RPG Evolution: Ratioed

Solving a murder mystery? You might need some ratiocination first.

Solving a murder mystery? You might need some ratiocination first.


Picture courtesy of Pixabay.

The Fundamentals of a Murder Mystery

It's not uncommon to have characters involved in a murder mystery in a quest to identify the real killer. While the fundamentals of investigation are something we take for granted today, they evolved only quite recently in fiction.

To begin with, the justice system needs to care about the facts of the case. What might seem self-evident today wasn't true for medieval societies, in which the ruling class was more concerned about divine judgement or reputation. The city watch didn't have the tools to determine guilt or innocent and were more preoccupied with keeping the peace.

You'll see this trope in media that portrays murder mysteries without systems to support them, with the characters usually coming from more scientific backgrounds but considered outcasts or oddities by law enforcement.

In movies like Sleepy Hollow (which takes place in 1799), the New York police constable Ichabod Crane (far different from the original tale with Ichabod as a Connecticut schoolmaster) is criticized for using scientific methods to solve crimes. Although the movie involves supernatural elements, the setup is necessary to create the grounds for an investigation audiences will recognize from modern whodunnits.

Similarly, Barbara Hambly's fiction novel Those Who Hunt the Night is about professor and former spy and James Asher and his wife Lydia Asher, a physician with a keenly analytical mind. The book's premise involves vampires hiring the human investigators to get to the bottom of multiple murdered vampires. With James' procedural instincts and Lydia's scientific thought process, they apply logic to supernatural creatures to help solve the crime.

It's no surprise then that these characters are sometimes referred to as the Scully, inspired by Dana Scully from the X-Files, the skeptical scientific counterpart to Fox Mulder. But what distinguishes a Scully from a Mulder? For that we have to look to Edgar Allen Poe.

What's Ratiocination?

The origins of the term "ratiocination" can be found in Poe's stories. Poe believed in using a system to determine the cause of unknown events, no matter how outlandish they may seem at first. He demonstrated the application of ratiocination through his detective C. Auguste Dupin, who sees crimes as puzzles to be solved. This is most evident in The Murders in the Rue Morgue, in which the killer isn't even human. Sir Arthur Conan Doyle's Sherlock Holmes was certainly inspired by Dupin (and in fact, in the first Sherlock Holmes story, A Study in Scarlet, Doctor Watson compares Holmes to Dupin), and later Agatha Christie's Hercule Poirot.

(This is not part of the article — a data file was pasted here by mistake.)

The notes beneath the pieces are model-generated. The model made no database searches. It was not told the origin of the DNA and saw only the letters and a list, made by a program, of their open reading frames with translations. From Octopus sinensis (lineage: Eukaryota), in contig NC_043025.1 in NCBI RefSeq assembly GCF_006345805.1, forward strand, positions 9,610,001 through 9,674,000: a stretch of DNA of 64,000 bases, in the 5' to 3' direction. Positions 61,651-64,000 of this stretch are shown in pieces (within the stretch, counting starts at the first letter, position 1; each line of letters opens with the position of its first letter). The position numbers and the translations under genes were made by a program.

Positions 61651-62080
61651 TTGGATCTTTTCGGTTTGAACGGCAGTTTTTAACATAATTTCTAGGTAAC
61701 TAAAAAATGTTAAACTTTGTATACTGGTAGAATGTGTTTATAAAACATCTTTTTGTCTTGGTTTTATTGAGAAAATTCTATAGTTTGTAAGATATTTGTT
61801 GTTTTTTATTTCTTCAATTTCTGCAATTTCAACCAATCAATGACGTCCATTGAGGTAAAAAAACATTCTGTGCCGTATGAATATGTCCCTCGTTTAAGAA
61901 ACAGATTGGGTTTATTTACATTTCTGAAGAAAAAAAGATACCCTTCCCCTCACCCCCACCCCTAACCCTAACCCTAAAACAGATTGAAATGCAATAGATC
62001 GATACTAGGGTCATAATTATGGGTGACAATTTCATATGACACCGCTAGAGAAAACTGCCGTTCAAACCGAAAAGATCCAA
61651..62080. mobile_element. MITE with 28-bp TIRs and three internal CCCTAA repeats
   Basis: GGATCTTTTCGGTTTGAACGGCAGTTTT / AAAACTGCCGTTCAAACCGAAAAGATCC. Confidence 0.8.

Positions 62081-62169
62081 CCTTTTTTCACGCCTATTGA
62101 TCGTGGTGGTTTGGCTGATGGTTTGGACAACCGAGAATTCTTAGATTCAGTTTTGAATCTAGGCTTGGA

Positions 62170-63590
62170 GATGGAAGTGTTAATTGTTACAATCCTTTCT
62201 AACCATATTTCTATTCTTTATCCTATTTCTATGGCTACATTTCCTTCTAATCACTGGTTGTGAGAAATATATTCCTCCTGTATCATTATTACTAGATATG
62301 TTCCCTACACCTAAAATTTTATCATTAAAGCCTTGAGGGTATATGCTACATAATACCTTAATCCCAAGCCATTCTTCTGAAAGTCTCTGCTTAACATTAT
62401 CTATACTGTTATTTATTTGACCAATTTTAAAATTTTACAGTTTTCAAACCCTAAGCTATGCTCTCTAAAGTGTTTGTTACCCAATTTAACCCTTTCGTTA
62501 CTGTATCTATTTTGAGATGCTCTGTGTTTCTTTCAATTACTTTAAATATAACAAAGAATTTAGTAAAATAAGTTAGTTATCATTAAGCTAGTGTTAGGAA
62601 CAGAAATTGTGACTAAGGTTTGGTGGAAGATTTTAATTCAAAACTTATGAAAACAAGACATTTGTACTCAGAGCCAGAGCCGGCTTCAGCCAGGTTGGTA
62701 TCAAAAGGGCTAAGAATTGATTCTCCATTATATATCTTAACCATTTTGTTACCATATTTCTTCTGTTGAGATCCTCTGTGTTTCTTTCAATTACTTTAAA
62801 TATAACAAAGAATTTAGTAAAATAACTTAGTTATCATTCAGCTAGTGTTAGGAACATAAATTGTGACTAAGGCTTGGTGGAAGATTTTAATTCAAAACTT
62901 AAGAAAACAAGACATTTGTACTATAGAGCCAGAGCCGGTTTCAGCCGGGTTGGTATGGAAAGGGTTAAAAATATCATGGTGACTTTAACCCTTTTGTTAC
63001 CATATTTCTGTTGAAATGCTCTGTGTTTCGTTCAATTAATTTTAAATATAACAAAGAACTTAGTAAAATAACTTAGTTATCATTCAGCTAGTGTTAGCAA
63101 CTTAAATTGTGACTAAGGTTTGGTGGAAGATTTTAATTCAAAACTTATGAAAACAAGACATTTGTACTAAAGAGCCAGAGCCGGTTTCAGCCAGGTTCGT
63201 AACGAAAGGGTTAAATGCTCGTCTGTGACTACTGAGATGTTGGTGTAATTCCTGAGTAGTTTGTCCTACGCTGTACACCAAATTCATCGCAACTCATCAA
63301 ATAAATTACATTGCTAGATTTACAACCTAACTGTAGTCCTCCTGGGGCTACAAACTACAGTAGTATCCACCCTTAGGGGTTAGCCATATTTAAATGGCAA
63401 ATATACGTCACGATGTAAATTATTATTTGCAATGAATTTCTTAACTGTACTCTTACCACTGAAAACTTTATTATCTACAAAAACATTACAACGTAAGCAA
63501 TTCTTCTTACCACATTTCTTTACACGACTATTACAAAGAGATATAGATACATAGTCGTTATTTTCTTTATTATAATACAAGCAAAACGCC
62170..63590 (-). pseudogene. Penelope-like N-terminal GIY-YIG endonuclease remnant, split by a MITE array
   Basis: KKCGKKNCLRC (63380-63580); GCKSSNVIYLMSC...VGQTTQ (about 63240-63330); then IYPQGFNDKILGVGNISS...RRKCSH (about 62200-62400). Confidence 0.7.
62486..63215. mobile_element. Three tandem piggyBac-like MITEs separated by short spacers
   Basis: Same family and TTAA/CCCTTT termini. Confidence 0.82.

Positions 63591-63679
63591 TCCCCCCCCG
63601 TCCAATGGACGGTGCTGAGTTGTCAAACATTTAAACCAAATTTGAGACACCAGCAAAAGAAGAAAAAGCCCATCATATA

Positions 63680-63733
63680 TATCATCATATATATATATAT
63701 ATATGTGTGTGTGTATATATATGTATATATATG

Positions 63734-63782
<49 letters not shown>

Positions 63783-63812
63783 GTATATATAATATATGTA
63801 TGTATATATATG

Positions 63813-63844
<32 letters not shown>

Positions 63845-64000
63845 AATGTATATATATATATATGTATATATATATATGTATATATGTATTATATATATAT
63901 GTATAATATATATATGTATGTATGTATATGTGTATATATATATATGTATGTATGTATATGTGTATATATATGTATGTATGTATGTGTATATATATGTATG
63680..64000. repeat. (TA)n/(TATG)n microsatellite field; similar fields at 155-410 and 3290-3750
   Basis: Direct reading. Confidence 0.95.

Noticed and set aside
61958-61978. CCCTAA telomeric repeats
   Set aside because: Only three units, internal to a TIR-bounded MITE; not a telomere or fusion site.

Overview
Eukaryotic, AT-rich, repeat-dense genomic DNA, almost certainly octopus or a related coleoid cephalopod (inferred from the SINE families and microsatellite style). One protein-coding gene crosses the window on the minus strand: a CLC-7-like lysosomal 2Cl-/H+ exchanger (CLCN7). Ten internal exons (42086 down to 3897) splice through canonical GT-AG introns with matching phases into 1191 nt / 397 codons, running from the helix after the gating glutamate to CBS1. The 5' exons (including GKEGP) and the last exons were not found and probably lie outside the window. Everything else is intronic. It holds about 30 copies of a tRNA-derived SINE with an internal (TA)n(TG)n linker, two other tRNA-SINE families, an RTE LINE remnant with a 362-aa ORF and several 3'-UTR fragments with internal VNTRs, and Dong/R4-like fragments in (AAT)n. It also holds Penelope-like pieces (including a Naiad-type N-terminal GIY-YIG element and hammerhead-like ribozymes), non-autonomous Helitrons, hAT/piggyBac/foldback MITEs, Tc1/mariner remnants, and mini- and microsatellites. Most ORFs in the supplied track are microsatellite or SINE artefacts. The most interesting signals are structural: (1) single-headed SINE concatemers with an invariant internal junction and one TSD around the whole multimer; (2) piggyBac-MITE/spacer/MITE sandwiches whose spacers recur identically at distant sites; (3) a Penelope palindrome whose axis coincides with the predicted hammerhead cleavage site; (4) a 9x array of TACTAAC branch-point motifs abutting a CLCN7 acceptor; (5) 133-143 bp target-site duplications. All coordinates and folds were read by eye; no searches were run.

To wit, ratiocination requires belief in facts and the ability to find them through analysis. These tropes are common in detective fiction today but didn't exist in popular form until Poe, and even then were relegated to gentlemen detectives instead of police forces. That would come later, as the trope became more common and policing shifted from keeping the peace to preventing crime.

All this means that if you plan to introduce a murder mystery into a fantasy campaign where facts matter, you'll need to establish some ratiocination.

Fantasy Applications

The easiest means of inserting ratiocination into a fantasy campaign is through the player characters. PCs can be eccentric, smarter than everyone else, and have the means to investigate a crime through magic or skill. Arcane spellcasters and rogues make for the best investigators, but it really depends on how the crime is positioned in the game. If it is meant to be solved by players (and thus a fair-play whodunnit), any analytical player might be able to solve the crime. If it is an in-fiction crime meant to only be solved by characters, high Intelligence and Wisdom characters will likely have to make skill or ability checks to pick up on clues.

Even if a PC does solve a crime, police forces and judicial systems may have little use for the conclusions. The game master will have to determine the technology level of their police force and their investigative techniques, as well as the judicial system's interest in facts vs. reputation (or, in theological societies, divine judgement).

And finally there's a question if anyone actually cares about facts. In a world of magic, enchantment spells can coerce testimony and divination spells can find killers easily enough. But are there magical counters to stop them? Pushed too far, and ratiocination in a fantasy world becomes impossible if someone can simply cast a wish spell and completely alter reality, making logic impossible to apply to any crime backed by sufficiently powerful magic. It's possible to have ratiocination in an illogical world, as Scully demonstrates. But in a world where miracles are real, it can make the rational character the odd one out.

We discuss the implications of ratiocination in our podcast, 50 Date Night Screams, when we apply more modern detective fiction tropes to fantasy villains.

Your Turn: How much logic and deductive reasoning do investigators use in your fantasy campaign?

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Michael Tresca

Michael Tresca


He had a case once where one person was hit by a car, but that was not what killed him he had been poisoned, stabbed and shot before the car hit him. The one who poisoned him was the real murderer as the stabbing was not fatal and the shot could have been treated but the poison was hemlock and seconds after being hit by the car he died.

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